Aborting our attempts to befriend the alpaca, Roberto guided us around the village, explaining that before the Spanish arrived the area was divided between two tribes, the flat heads (Cabanas) and the cone heads (Collaguas). Although both tribes used to deform the heads of their young to resemble their mountain gods (one tribe worshipped the highest peak, the other a plateau) all that remains of this practice is two distinct styles of ladies' bowler hats. The Spanish banned head-squashing during their brutal occupation of the area, killing thousands of occupents by forcing them to work in inhumane silver mines, decimating the local population. Despite this, many of the old traditions remain intact, resulting in a beautiful mix of colonial and indigenous spirituality. As we approached the unmistakeably colonial church in the central square, we were met by a wonderful fusion of noise and colour; brightly dressed people leading ceremonial llamas (llama+tassles) and waving banners danced down the street accompanied by a wonderful brass band with booming base drum. These revellers were on their way to plough a field in honour of one of the village's saints; a rather different agricultural ritual than downing a pint of rattler and grumbling about supermarket milk prices. What could be considered a chore turns into a local celebration, men and women dancing as they work, offering prayers to both Pachamama (Mother Earth) their saints in a combination of pre-inca tradition (the parade, costumes, and dancing) and colonialism (the praying to Christian saints).
Listening to the parade disappear into the foothills, we went on a short hike into the hills surrounding the village. Billed as preperation for Machu Picchu, the low intensity walk had us all breathless as the altitude took hold. Despite this, we were afforded yet more fantastic views of the local area, the newly risen moon and the rapidly descending sun providing a fantastic backdrop to Roberto's recitation of an Incan creation myth:
The Sun and the Moon were very much in love, spending all of their time together. However, their love became tempetuous and they were forced to seperate. The Sun occupied the day and the Moon the night. Despite their problems, the Moon was still very much in love with the Sun. She missed him so much that her tears fell to earth and became silver. The Sun also cried for his lost love, the Moon. His tears fell to earth and became gold. Though they could not live together, they did not want to always be apart. A compromise was found. The Moon could rise early and keep the Sun company during the last vestiges of the day and the Sun would help the moon shine more brightly at night.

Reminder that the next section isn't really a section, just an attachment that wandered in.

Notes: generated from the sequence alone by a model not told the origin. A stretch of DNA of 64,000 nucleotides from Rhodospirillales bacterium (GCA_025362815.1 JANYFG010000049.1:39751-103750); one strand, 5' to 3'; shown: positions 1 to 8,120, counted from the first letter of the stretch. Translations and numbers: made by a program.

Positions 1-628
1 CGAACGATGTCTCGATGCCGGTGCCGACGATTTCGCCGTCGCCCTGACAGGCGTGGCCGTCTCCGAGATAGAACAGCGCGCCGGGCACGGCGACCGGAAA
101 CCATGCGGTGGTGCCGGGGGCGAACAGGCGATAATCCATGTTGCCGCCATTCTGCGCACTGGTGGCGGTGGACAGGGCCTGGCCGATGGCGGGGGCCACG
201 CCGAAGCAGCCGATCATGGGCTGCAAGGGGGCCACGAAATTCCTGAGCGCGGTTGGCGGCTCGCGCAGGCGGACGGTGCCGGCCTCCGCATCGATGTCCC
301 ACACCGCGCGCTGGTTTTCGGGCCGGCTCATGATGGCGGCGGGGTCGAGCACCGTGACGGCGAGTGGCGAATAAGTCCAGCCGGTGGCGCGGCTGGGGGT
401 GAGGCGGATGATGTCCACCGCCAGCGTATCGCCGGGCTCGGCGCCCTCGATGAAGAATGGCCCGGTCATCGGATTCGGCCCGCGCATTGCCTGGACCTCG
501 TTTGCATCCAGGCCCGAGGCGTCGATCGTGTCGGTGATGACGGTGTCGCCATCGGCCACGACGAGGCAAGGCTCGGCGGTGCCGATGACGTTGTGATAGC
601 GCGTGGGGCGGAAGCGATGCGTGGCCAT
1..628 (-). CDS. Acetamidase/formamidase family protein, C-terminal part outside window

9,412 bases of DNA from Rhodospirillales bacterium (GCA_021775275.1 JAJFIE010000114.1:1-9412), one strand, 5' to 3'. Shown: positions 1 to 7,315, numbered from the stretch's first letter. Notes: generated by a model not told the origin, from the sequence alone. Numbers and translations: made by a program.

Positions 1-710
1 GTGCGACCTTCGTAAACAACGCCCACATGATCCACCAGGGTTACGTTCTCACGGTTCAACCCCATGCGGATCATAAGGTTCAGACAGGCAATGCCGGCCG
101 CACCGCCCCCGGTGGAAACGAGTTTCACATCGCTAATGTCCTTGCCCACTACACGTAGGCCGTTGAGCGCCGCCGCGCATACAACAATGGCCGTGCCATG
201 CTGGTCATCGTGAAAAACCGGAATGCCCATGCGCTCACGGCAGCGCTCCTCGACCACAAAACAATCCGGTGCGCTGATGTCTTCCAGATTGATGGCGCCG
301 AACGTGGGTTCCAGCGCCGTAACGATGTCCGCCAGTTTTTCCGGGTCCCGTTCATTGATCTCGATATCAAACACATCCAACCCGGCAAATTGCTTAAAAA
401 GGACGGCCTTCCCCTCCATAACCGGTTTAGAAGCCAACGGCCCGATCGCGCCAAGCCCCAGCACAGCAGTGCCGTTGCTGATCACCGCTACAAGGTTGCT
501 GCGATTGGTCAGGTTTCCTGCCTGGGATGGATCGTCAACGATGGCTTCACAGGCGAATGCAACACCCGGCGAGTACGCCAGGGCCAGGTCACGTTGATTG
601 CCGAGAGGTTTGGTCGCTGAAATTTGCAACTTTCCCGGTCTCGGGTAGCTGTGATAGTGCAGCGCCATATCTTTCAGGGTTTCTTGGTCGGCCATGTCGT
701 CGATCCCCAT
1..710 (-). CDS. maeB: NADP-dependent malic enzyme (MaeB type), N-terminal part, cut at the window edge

That evening we went to bathe at the thermal pools in Chivay. The abundance of volcanoes in this region means that the water bubbles out of the rocks at a scolding 80 degress celcius and is cooled to a more pleasant 30ish degrees for people to enjoy. We bobbed about in the baths, sipping rum and cokes as the stars emerged above us.
We were woken at stupid o'clock the following day to attempt to catch the condors riding the early morning thermal currents. We drove further down the canyon to the most popular spot for condor watching, Cruz de Condor. We hiked a little way along the cliffs and sat looking over the steep sides into the valley. Condors nest in caves in the canyons walls, living for more than seventy years, but mating for life. This means that when a bird dies or is killed, its partner will never breed again, a major factor in their dwindling numbers. Unlike us, the condors had obviously decided to have a lie in. We waited for them for an hour and a half before leaving reluctantly. As sods law could have predicted, we had driven two minutes down the road when the car in front of us stopped and a woman got out a pointed to the sky. Finally, condors! We hastily returned to Cruz de Condor and this time were awarded with breath-taking sights of these elegantly huge birds soaring effortlessly around us.